Teaching teen girls that saying “NO” isn’t a dirty word.
“Just say no!” Do you remember hearing this phrase in the late ’80s and early ’90s? This saying served as the basis for an anti-drug campaign during those years. It quickly became popular as a response to many things (drugs the least of them) and even a kind of cultural joke. But if only it were that simple. For girls, this word is often clouded by invisible pressures relating to what they ought to do or ought to be, eclipsing their own desires. Saying “no” can mean a girl is refusing societal expectations and voicing what she wants, and it can be very hard, but girls need to learn early on this is something they can do.
When girls believe they must attend to everyone else’s needs before their own, their self-esteem suffers. Stephen Hinshaw writes in his book The Triple Bind that girls now feel compelled to be all things to everyone – attractive, sexy, smart, athletic — and hearing that there are “no more barriers” for girls only exacerbates the pressures they feel, mostly because this isn’t true. Yet, if parents and girls believe not just that they can do anything, but they should do everything, a girl’s individual needs gets buried at the bottom of a long pile of expectations. Girls live in “response mode,” not listening to their own voices and not prioritizing what they really want versus what others want for them or what they think they must do to be appreciated and noticed.
Saying “no” means exercising one’s voice – literally, by speaking the word, but also figuratively by being in touch with one’s own will and speaking out against what someone else imposes. For a girl, saying “no” can mean standing up to her parents and risking punishment. Saying “no” can mean confronting peer pressure
and feeling shunned. Saying “no” can mean refusing a boyfriend’s requests and risking a relationship. But it can mean a giant step forward in prioritizing her needs and it also means practice with building leadership skills. It can help set the stage to becoming a woman who is assertive, confident, and knows how to hone in on what she most desires from the pile of expectations heaped upon her.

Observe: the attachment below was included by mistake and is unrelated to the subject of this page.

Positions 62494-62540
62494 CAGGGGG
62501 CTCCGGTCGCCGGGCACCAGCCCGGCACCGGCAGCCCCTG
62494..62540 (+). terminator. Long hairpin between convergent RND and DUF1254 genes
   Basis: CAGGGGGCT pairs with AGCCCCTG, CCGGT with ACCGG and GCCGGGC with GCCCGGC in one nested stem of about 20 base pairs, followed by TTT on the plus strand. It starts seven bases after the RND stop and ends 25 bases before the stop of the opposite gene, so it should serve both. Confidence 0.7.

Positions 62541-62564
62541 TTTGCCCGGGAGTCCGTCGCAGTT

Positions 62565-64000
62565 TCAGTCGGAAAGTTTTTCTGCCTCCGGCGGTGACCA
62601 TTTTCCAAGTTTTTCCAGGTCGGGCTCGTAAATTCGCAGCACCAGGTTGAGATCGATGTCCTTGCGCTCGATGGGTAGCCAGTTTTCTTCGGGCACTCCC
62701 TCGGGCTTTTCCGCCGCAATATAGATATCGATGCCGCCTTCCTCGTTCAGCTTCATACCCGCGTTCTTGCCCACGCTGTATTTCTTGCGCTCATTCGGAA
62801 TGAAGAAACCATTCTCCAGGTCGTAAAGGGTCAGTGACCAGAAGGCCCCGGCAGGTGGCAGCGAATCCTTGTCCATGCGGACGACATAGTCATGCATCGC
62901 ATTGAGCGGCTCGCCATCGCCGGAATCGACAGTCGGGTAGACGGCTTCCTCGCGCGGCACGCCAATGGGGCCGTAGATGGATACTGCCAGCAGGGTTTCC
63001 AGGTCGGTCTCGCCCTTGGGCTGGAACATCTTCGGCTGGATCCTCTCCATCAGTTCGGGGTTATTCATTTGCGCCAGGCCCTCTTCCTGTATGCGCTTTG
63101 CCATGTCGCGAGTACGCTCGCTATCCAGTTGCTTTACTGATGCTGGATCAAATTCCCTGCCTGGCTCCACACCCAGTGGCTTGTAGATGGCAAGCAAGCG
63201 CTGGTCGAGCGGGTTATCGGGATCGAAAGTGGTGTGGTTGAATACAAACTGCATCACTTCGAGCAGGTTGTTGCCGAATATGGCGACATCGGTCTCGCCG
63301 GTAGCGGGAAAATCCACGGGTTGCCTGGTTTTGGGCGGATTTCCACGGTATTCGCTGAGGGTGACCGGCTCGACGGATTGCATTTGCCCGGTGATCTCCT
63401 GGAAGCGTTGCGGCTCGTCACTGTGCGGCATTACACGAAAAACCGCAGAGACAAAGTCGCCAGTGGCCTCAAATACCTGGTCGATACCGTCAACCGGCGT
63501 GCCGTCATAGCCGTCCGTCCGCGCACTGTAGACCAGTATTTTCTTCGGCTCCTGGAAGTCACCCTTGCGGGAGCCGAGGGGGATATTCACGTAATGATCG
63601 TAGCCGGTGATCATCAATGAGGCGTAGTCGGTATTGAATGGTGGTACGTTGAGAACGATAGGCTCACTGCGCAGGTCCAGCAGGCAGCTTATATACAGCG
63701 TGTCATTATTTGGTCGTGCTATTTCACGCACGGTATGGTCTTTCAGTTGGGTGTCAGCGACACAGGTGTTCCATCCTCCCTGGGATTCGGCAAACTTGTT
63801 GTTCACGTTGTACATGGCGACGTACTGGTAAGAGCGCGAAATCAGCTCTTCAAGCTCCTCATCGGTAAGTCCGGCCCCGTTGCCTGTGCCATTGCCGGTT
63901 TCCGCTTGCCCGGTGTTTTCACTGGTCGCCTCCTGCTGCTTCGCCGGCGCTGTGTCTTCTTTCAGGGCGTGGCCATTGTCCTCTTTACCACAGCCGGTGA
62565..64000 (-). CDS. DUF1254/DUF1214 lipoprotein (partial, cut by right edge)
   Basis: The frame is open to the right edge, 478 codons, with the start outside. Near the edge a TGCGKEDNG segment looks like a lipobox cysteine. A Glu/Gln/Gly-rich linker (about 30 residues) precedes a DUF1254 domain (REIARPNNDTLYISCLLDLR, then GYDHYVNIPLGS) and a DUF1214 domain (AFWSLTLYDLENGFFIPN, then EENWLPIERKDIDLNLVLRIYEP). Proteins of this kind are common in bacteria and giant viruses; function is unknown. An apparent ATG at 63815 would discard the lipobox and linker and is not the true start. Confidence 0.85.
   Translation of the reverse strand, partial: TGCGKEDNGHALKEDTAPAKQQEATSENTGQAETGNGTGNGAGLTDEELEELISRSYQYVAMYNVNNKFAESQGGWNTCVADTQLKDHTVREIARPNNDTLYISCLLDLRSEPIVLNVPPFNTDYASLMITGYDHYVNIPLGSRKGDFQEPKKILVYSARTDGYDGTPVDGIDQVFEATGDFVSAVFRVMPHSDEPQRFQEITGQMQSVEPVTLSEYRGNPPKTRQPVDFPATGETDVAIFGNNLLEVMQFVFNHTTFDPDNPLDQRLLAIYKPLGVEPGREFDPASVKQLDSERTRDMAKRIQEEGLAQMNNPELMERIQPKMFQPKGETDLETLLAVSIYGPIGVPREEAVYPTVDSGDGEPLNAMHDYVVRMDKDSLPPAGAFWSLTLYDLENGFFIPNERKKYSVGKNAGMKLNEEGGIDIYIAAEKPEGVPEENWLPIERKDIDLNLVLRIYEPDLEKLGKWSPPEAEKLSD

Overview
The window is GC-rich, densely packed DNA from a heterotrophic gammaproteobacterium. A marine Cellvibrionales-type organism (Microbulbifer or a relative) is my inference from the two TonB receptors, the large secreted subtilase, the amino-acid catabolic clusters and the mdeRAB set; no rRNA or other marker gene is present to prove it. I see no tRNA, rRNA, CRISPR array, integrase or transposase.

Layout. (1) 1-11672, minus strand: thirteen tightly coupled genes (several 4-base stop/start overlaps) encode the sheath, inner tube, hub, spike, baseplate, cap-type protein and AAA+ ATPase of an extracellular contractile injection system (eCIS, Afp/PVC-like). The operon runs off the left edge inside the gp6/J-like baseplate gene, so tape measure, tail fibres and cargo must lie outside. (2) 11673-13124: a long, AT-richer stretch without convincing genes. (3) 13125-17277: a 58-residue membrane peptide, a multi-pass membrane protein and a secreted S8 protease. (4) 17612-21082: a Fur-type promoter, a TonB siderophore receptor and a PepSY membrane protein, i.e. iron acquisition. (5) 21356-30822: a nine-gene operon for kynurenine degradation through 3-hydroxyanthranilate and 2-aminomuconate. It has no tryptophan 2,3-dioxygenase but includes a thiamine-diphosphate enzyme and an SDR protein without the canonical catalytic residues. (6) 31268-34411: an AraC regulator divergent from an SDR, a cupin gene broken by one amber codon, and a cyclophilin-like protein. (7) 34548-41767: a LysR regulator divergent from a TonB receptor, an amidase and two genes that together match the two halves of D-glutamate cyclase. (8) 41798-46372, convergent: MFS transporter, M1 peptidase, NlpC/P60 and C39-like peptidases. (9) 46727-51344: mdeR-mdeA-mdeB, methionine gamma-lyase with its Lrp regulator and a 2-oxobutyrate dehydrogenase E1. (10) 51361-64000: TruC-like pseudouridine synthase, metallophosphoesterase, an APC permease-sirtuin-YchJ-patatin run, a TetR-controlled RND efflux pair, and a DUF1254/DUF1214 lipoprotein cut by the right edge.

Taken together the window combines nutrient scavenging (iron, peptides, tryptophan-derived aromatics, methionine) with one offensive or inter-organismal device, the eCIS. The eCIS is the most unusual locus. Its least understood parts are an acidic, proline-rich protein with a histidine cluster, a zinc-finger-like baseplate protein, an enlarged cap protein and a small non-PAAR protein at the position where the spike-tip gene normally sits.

Girls need to start to understand that “no” is not a dirty word when they are young. By assuring them that voicing their wishes respectfully won’t have repercussions girls gain in self-esteem and a stronger sense of individuality. Give girls examples of how saying “no” is actually a productive move.
Parents can encourage girls to understand what their limits are and how to compassionately refuse obligations that are about pleasing others and not themselves.
The woman who complains about needing to be “Superwoman
” and having to “do it all” is a cliché
– based on many grains of truth. Girls who can’t say “no” but feel crushing pressure to deny their voices in service of meeting others’ expectations suffer more since they don’t yet know there is another way. Help girls “just say ‘no’” literally — by allowing them to hear you say it, and articulating why, and by telling them the word “no” actually is a very positive one.